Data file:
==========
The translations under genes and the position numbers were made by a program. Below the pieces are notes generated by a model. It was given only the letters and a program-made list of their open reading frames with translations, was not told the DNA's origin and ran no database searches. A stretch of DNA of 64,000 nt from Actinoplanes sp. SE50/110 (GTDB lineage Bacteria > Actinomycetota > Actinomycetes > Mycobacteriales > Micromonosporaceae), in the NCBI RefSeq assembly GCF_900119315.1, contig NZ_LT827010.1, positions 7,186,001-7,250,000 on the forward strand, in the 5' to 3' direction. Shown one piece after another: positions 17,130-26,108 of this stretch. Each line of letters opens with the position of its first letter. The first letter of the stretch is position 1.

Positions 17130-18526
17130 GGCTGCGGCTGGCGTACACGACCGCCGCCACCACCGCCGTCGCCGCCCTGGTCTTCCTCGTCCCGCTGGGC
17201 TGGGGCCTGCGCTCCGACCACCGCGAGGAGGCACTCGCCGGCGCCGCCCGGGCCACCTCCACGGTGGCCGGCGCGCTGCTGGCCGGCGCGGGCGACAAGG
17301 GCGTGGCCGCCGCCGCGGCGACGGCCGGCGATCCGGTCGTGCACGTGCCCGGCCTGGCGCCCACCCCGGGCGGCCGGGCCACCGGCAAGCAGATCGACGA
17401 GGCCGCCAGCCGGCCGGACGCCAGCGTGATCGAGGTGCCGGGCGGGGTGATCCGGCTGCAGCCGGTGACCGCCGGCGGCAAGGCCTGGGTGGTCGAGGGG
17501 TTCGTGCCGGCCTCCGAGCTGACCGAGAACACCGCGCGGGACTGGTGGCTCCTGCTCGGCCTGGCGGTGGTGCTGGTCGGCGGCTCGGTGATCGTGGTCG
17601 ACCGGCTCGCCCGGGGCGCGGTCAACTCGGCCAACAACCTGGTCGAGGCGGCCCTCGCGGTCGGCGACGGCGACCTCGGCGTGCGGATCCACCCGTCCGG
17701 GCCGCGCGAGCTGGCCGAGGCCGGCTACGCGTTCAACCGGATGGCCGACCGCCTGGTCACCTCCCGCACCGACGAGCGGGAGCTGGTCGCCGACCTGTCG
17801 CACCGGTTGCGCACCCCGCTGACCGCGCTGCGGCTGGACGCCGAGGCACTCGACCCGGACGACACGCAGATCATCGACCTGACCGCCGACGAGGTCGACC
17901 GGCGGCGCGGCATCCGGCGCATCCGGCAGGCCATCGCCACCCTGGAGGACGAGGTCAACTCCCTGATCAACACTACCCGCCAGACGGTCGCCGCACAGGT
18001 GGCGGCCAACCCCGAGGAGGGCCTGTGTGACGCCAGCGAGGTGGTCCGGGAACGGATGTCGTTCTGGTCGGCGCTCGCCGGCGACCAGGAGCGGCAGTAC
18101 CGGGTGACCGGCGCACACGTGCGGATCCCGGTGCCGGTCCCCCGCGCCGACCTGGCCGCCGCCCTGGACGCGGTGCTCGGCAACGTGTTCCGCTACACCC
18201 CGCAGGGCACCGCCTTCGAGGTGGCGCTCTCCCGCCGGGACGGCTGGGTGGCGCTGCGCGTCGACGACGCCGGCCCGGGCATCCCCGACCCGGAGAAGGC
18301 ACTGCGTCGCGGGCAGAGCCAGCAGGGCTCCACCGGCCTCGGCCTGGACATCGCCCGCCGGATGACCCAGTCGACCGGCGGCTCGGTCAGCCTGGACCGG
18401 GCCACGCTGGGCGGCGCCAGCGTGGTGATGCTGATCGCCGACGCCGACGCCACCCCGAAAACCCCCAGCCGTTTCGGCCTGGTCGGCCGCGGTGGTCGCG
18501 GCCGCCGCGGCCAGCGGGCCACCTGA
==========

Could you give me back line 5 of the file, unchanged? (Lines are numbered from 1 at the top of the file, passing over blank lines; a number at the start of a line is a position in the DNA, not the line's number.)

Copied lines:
17301 GCGTGGCCGCCGCCGCGGCGACGGCCGGCGATCCGGTCGTGCACGTGCCCGGCCTGGCGCCCACCCCGGGCGGCCGGGCCACCGGCAAGCAGATCGACGA